The liberation of Snake Island from Russian forces has freed up the Bystre Canal of the Danube-Black Sea for the movement of ships transporting agricultural products.

On July 11, Deputy Minister of Infrastructure Yuriy Vaskov commented on the latest situation with grain exports.

“Following the liberation of the Snake Island, we got the opportunity to use the mouth of the Bystre again to enter our ports and thereby unload the Sulina Channel. Over the past two days, eight ships with agricultural products have already passed through this route and we expect that such rates will continue in the future.” Vaskov said.

Since the beginning of Russia’s full-scale invasion, export of grain and other cargo from seaports has been blocked by Russian troops. Exceptions have been three ports on the Danube River – Reni, Izmail, and Ust-Dunaisk.


During the temporary occupation of Snake Island, ships could not pass through the mouth of the Bystre by sailing along the Danube-Black Sea channel, so all ships used the Romanian Sulina Channel.

But the Sulina Channel has been subject to a recent traffic jam of more than 80 vessels waiting for days to enter the Romanian Black Sea port of Sulina. This has caused losses for cargo owners, which has a knock-on impact for producers of agricultural products.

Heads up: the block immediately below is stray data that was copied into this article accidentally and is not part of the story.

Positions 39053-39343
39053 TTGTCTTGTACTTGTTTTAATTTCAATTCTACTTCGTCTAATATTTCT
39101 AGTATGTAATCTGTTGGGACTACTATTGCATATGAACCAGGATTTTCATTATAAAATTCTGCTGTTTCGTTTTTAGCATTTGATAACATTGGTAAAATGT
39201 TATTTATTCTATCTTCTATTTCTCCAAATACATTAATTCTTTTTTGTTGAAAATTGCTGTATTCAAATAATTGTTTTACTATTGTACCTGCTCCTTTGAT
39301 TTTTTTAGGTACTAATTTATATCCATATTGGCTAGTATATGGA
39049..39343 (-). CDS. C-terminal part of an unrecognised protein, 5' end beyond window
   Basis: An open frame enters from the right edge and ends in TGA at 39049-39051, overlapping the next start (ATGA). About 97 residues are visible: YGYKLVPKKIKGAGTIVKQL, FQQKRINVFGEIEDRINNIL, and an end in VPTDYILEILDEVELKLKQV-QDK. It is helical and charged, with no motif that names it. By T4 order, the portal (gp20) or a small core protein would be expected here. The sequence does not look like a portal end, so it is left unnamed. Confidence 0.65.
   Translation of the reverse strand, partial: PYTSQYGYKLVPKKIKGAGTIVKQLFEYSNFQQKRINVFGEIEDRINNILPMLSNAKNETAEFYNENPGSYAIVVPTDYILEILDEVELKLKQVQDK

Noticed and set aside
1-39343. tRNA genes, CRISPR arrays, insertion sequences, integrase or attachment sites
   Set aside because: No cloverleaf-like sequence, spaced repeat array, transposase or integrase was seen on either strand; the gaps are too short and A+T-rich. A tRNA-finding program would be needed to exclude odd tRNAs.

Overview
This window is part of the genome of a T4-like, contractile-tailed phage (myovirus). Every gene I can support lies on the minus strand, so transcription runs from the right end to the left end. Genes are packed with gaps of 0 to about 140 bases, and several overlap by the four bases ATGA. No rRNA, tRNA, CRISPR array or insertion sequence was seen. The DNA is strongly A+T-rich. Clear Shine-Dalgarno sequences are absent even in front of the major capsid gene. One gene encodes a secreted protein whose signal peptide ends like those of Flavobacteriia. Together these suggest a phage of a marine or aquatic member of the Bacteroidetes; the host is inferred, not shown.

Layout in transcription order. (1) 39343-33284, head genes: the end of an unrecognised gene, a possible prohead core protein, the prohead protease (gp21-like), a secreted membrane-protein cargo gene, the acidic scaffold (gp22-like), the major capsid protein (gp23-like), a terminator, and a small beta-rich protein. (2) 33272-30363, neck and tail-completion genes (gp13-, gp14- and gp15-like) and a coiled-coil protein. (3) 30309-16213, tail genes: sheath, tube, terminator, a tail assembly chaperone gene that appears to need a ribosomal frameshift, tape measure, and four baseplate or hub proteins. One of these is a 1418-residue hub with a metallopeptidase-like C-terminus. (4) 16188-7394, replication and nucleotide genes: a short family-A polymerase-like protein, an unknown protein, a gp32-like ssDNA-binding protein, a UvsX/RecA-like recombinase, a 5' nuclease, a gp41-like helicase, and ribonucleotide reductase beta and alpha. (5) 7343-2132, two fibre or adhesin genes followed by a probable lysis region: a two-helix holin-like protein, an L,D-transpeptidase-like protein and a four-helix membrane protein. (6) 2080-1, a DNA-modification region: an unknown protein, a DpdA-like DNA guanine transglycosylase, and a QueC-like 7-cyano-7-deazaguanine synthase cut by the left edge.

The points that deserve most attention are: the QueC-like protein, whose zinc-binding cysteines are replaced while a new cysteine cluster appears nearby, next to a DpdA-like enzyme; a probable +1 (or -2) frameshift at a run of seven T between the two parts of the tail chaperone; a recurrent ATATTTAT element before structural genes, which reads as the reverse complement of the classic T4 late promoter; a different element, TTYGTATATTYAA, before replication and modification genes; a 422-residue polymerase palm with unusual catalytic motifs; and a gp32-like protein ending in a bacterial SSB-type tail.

The Ministry of Infrastructure is negotiating with Romania and colleagues from the European Commission regarding the increase of throughput and the number of pilots involved in the Sulina channel to increase the number of vessels able to pass.

The ministry expects that the congestion of ships will be eliminated within a week, and Ukraine will be able to increase the monthly export of grain by 500,000 tons.

Encouraging but more needs to be done

UN Humanitarian Coordinator, Martin Griffiths, admitted that the resumption of navigation on the Bystre Estuary Canal is crucial in current conditions.

In a Twitter post, Griffiths wrote: “Encouraged by reports that exports of Ukrainian grain through the Black Sea-Danube canal have resumed. But this is not enough. As food insecurity mounts around the world, opening the Black Sea route is our best bet to mitigate global hunger.”


“The world can’t wait,” he added.

In June, Ukraine exported approximately 2.5 million tons, with a global need for eight million tons per month. Approximately 80% of Ukrainian agricultural products are exported exclusively through the Danube ports, railway, and road checkpoints on western borders.

Russia’s attack on Ukraine threatens the world with a food crisis, which has recently become one of the main topics on the global agenda.

Ukraine is the world’s leading wheat exporter and provides for 9% of the global market. It also accounts for 42% of the sunflower oil market and 16% of world corn production.

Due to Russia’s blockade of Black Sea ports and a plethora of mines along the coast, 20 to 25 million tons of wheat are stuck in Ukraine, and world grain prices are rising.

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